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Out of This Furnace Essay

Most people have probably heard that many immigrants came to the US in the past for money (jobs), wealth, and a better life. But were most immigrants this successful? In the novel, Out of This Furnace by Thomas Bell, comes a story about the life of the Slovak immigrants working and struggling to survive in America. With the start of the period of industrialization consuming the country, large amounts of cheap unskilled labourers immigrated to the US and were employed to work for long hours with low wages in the US industries. This novel shows the struggle of three generations of Slovak immigrants working in the US mills enduring the poverty, filth, and poor living conditions that were associated with the steel cities at the time. The novel had four parts with the main character in each- Kracha, Mike Dobrejcak, Mary, and Dobie. And as time goes on in the novel, the reader finds that all of these main characters are in some way different from and similar to each other.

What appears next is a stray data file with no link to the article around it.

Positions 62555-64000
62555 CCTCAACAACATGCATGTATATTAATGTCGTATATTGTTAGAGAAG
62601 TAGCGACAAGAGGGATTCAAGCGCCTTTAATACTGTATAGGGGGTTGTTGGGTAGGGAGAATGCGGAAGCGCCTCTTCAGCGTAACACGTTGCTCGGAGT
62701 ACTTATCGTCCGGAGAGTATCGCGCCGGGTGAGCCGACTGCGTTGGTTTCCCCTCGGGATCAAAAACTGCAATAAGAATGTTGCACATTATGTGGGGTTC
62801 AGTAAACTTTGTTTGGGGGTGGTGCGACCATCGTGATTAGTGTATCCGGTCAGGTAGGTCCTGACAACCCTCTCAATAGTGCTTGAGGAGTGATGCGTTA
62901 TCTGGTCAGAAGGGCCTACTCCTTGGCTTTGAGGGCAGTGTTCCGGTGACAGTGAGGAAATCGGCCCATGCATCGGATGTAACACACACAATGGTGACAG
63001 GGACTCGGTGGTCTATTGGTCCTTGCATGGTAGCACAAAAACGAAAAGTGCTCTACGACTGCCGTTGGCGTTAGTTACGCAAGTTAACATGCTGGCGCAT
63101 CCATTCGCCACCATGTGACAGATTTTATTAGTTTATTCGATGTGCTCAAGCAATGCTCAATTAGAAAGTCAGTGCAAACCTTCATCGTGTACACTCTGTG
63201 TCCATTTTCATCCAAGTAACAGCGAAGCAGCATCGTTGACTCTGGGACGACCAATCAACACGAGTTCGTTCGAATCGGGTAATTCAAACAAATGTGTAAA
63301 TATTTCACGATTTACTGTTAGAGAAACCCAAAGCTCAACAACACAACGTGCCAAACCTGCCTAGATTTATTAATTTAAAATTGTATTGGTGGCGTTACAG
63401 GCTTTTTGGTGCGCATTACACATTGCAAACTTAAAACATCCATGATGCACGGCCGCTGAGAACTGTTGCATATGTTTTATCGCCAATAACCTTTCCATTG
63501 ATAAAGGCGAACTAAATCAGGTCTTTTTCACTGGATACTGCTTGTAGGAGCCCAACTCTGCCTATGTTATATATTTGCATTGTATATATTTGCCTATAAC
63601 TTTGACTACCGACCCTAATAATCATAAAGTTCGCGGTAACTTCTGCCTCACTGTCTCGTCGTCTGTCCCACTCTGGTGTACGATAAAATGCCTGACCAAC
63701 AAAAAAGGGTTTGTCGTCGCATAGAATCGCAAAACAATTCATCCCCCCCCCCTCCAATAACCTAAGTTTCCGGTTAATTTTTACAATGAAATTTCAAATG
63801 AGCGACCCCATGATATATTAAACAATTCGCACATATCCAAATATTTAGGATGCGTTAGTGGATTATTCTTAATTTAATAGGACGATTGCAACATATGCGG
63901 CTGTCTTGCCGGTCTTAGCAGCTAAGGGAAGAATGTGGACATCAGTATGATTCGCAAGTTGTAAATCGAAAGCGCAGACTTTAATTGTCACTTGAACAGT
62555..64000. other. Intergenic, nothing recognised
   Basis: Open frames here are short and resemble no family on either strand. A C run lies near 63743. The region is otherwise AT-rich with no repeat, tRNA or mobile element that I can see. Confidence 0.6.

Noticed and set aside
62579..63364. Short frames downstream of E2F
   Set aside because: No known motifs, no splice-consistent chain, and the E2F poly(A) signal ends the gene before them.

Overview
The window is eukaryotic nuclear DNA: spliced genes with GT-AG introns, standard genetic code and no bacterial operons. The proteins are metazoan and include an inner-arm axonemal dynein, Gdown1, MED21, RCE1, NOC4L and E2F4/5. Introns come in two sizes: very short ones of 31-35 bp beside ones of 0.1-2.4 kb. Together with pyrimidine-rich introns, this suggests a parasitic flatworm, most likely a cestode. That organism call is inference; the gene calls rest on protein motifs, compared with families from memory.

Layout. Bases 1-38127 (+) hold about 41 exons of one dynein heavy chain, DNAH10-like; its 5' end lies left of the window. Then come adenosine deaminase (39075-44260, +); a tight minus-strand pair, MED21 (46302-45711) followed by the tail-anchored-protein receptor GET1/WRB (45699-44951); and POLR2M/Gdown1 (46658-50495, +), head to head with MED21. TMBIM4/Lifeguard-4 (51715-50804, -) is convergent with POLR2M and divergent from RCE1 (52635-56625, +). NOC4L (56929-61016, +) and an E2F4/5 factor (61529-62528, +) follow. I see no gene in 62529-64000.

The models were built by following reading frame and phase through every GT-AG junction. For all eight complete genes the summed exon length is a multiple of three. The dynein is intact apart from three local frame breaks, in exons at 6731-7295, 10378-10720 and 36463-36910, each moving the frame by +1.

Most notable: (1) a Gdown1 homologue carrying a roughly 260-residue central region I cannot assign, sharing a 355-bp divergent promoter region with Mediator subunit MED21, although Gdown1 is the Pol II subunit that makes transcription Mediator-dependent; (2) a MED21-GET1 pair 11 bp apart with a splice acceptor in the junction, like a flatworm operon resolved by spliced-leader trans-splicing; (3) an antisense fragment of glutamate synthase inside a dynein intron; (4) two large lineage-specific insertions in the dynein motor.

The novel begins in 1881 when Djuro Kracha first arrives in America and works in the Braddock steel mills in PA. This is technically when his family goes into the furnace or into the struggle for a better life. After a couple of years, Kracha decides to open a butcher shop and he gets consumable rich. But due to debts and adultery, Kracha eventually loses everything he owns and goes back to working in the mills. Then there’s his daughter Mary, the second generation in the 1900s, who marries a mill worker names Mike Dobrejcak. They stay married for about ten years and have a good marriage and family life. Though they never have enough money, they end up raising four kids and are constantly stressed by outside factors (poor living conditions, not enough money, etc.)